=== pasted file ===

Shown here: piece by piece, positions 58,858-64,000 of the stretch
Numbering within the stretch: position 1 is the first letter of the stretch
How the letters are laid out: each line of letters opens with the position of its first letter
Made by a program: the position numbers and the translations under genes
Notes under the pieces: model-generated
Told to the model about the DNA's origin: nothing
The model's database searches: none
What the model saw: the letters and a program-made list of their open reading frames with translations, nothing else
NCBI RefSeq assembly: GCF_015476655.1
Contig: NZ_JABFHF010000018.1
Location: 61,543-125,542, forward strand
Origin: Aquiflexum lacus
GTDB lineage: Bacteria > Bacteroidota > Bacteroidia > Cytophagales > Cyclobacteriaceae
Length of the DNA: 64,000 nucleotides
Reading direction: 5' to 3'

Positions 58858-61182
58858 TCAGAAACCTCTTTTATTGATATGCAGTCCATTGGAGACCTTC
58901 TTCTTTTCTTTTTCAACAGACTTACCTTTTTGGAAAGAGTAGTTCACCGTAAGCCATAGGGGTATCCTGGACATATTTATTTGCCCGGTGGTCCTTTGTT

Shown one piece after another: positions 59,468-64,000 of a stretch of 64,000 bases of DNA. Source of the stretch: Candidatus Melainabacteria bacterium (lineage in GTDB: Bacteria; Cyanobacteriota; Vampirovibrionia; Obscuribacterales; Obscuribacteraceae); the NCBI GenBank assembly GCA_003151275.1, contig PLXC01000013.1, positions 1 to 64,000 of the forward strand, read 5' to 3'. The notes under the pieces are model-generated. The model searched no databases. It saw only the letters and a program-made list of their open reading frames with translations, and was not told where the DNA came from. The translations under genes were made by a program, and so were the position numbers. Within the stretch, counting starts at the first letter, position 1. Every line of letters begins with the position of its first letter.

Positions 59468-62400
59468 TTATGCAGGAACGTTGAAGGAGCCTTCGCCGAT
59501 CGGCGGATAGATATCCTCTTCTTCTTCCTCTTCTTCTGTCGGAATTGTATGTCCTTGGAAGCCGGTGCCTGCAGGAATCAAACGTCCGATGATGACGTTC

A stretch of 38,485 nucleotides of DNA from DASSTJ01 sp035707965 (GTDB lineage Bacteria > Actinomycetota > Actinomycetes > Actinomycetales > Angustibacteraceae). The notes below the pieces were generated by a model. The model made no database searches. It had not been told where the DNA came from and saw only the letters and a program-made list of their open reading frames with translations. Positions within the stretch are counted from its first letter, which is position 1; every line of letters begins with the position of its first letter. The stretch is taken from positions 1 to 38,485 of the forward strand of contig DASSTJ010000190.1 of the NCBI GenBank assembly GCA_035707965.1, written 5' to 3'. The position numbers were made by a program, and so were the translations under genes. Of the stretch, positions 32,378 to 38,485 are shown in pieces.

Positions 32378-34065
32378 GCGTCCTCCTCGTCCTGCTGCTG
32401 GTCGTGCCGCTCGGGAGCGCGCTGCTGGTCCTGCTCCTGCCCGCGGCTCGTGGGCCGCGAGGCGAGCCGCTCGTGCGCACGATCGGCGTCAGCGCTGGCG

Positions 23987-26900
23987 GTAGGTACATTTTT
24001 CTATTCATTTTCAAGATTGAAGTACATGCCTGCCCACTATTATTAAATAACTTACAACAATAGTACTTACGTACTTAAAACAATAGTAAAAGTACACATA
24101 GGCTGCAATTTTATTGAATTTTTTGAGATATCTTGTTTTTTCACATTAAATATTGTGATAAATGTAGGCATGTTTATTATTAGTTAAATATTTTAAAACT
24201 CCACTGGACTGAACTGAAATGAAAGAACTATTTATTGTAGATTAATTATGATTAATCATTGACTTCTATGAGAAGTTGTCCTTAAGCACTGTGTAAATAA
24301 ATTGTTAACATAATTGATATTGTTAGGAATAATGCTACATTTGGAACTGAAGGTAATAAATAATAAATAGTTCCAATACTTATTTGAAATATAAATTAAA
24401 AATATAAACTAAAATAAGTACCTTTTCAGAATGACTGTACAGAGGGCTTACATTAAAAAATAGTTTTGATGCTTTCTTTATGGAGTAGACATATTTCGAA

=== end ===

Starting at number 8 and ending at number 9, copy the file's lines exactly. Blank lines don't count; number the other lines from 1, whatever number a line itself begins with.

What the model saw: the letters and a program-made list of their open reading frames with translations, nothing else
NCBI RefSeq assembly: GCF_015476655.1